ICS Head Start transformed into a study of oceanography
BY DONNA SUMMERALL
Walking into the entrance of Clay County ICS Head Start is very much like visiting an aquarium. There to welcome students, faculty and parents, is a large blue whale named Clay and an octopus named County, along with Ariel the mermaid and other marine life.
Kenneth Logan, director of male involvement with Head Start was very proud of the display that had been created by students and their parents for the undersea project.“It is really something amazing to see,” Logan said. “We are so very pleased with all the parents who put forth the effort to create something like this. We didn't think it would be this successful. We have some imaginative and talented parents here at Head Start.”
The school has been transformed into an aquarium full of exotic marine life. Both hallways at the school and the entrance are full of sea creatures of every description. “We wanted to involve our parents in a project for the children.” Johnnie Coggins, a teacher at Head Start, said. “Every class had parental involvement. Parents were happy to work with us and their children to create posters and animals who live in the ocean.”
The project has brought the creatures who live in the ocean to the forefront of the children's imagination. Most of the students have seen “The Little Mermaid” and “Finding Nemo” but the project brought that undersea world into their school. “It makes me think of the Georgia Aquarium in Atlanta,” Coggins said. “The sea animals are all over the walls and hanging from the ceiling. No matter how many times I walk up these halls, I notice something I didn't see before.” The school – wide exhibit brings aquatic animals to children who have never seen the ocean. The walls are covered in stingrays, jelly fish, sharks, starfish, octopus, crabs, dolphins, clown fish, sea horses, sea turtles, lobsters and fish of every size, description and color.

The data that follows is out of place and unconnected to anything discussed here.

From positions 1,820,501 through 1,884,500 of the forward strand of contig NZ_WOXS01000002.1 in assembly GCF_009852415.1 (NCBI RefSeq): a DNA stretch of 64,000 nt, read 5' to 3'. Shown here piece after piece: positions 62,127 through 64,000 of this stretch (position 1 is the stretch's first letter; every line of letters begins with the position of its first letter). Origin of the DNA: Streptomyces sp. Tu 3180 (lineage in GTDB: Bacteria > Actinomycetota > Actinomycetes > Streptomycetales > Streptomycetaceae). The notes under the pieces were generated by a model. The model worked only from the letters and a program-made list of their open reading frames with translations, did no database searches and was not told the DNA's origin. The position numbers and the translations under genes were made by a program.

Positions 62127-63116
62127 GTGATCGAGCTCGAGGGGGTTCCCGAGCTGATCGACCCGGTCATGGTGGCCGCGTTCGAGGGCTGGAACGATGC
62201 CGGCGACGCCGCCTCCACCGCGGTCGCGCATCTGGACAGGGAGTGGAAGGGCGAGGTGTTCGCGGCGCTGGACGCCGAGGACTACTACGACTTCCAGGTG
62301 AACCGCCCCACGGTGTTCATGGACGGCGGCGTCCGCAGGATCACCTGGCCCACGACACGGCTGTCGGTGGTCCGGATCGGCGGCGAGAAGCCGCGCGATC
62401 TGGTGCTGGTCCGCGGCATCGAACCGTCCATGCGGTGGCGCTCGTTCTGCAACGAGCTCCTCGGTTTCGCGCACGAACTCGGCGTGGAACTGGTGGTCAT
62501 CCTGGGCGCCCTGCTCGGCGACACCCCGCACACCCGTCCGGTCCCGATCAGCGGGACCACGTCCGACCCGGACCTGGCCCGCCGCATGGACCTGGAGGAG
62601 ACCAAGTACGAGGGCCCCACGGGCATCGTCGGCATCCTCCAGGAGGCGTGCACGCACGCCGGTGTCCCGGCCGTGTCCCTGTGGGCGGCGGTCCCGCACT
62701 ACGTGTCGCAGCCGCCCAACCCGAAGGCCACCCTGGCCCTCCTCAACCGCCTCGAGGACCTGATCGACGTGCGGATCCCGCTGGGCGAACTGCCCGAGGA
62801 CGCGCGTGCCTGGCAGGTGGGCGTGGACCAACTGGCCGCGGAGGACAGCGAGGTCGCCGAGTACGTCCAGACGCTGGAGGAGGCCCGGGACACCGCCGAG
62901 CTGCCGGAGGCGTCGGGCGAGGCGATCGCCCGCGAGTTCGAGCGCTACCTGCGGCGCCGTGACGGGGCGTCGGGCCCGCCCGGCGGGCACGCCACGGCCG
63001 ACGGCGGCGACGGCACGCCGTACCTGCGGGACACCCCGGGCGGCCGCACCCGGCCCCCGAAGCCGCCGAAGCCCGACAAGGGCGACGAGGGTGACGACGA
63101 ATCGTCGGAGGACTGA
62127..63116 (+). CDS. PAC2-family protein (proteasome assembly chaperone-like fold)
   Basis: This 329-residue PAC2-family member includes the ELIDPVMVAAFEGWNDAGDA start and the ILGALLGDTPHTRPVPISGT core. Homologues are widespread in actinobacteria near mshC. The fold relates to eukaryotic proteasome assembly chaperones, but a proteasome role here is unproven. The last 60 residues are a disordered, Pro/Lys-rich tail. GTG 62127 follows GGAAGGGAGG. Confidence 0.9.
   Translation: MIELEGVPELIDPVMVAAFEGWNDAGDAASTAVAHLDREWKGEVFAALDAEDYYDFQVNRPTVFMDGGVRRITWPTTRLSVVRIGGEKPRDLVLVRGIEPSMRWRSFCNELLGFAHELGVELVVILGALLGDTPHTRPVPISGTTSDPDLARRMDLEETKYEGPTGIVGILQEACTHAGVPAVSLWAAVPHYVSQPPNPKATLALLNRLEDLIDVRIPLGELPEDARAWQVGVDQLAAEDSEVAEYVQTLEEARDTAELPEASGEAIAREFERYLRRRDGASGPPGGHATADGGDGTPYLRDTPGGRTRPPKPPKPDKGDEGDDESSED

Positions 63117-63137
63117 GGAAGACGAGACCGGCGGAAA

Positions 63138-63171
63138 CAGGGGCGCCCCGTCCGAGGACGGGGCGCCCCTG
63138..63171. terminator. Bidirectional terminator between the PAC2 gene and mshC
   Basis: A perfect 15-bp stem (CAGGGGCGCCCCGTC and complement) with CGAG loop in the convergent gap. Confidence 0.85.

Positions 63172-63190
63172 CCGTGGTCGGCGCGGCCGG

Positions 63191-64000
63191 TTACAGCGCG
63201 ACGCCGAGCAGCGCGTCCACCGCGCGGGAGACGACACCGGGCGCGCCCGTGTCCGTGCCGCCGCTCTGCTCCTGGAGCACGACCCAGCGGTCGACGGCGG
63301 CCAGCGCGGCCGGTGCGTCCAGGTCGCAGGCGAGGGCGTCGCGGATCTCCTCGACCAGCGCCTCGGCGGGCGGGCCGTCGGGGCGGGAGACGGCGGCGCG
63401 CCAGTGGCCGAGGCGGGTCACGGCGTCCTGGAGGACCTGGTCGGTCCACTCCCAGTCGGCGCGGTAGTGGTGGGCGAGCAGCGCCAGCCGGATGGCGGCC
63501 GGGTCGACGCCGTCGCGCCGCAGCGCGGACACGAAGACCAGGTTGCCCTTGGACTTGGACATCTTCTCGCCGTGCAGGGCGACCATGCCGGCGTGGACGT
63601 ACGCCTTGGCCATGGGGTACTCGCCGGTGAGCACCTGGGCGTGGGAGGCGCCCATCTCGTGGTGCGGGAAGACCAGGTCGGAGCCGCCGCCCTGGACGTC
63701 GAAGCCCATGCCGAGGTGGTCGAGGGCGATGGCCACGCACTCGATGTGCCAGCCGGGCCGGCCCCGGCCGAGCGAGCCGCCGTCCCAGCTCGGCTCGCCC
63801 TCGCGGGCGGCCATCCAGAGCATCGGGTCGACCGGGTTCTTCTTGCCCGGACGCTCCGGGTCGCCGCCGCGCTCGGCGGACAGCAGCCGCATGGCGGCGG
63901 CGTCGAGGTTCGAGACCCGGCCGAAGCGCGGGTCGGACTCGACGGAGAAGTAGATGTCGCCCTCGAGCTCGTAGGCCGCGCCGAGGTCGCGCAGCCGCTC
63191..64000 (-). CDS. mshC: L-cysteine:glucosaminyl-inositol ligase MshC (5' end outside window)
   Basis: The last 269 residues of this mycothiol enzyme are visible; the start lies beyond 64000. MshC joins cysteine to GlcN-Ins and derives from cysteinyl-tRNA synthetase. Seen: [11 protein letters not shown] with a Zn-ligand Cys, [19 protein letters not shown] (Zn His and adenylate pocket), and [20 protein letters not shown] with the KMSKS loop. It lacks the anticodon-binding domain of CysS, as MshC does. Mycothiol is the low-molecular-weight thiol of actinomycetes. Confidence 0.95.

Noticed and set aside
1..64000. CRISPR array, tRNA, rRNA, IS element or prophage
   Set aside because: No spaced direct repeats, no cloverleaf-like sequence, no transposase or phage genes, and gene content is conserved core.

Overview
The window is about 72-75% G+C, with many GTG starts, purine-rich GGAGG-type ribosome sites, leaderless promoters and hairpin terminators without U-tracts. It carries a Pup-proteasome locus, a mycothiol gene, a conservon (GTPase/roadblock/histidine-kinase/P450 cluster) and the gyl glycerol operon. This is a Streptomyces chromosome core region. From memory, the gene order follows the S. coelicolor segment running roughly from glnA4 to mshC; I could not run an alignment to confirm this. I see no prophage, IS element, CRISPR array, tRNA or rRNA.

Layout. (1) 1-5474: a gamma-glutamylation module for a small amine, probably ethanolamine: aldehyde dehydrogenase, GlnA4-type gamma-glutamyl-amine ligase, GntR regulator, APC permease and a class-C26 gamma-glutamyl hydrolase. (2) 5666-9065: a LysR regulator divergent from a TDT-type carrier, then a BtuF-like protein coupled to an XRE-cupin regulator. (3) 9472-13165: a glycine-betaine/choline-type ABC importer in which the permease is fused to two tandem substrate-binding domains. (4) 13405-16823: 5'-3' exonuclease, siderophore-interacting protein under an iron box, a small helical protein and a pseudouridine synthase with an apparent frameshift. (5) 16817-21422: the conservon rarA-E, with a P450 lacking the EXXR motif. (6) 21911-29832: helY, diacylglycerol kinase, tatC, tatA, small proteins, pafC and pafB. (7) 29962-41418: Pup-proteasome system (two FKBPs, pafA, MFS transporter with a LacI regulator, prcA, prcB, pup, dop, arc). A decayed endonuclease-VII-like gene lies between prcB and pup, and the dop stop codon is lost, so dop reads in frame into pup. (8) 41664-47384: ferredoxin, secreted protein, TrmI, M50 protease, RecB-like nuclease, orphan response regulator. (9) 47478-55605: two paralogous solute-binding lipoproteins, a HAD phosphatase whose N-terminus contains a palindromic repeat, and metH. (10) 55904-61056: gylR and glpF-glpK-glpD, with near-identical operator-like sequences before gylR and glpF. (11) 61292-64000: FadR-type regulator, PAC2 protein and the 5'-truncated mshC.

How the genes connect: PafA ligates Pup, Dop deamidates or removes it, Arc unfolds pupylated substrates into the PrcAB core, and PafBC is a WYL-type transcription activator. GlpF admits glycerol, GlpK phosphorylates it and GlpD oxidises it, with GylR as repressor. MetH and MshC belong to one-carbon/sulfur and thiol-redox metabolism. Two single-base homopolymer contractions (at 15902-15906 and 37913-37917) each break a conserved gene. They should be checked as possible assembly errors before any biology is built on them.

“We've been talking to the children about the difference between living in the sea and living on dry land,” Coggins said. “We had to explain that sea creatures can't breathe air like we do, and we can't breathe underwater. They are learning that there is a lot more water on our planet than land and why water is so important to all of us who live on planet Earth.”
The display also has the habitat of ocean life, like coral reefs and plants that provide camouflage and hiding places for smaller fish. “We discussed what it means to be predator and prey,” Coggins said. “The children understood that whales and sharks eat other ocean inhabitants, but we had to explain that lots of the small fish are constantly hiding to keep from being eaten by more than just sharks.”Sania Cofer, a head start student, said she really likes the jellyfish because she saw them on SpongeBob SquarePants. SpongeBob likes to catch jellyfish in a net. “I really like the sharks,” Brandon Moore said. “I want a shark for a pet. I wouldn't put him in the bathtub, I want to keep him in my room. A big teeth shark.” Jeremiah Foster said he likes the sea turtles because they would be fun to play with.
“We use the posters and the animals on the wall for lessons,” Coggins said. “During class we take them out in the hall and ask them to point out a green creature, or a blue one. They can count the starfish or the sharks. It is a wonderful fun way to teach while they don't even realize they're learning.” Emma Box, a teacher's assistant said it makes the school stand out from the other pre – kindergartens. This is a project that is unique to Clay County ICS Head Start. “The kids just love it,” Box said. “It makes them happy just to walk down the halls. The children know a lot about the ocean and what lives in it. We try to make learning new things fun.”
Follow the Daily Times Leader on Twitter, @dtleader
Donna Summerall/Daily Times Leader/West Point
Institute of Community Services - Making Small Miracles a Great Success!
Featured Center of the Month
Copyright Institute of Community Services Inc. All rights reserved.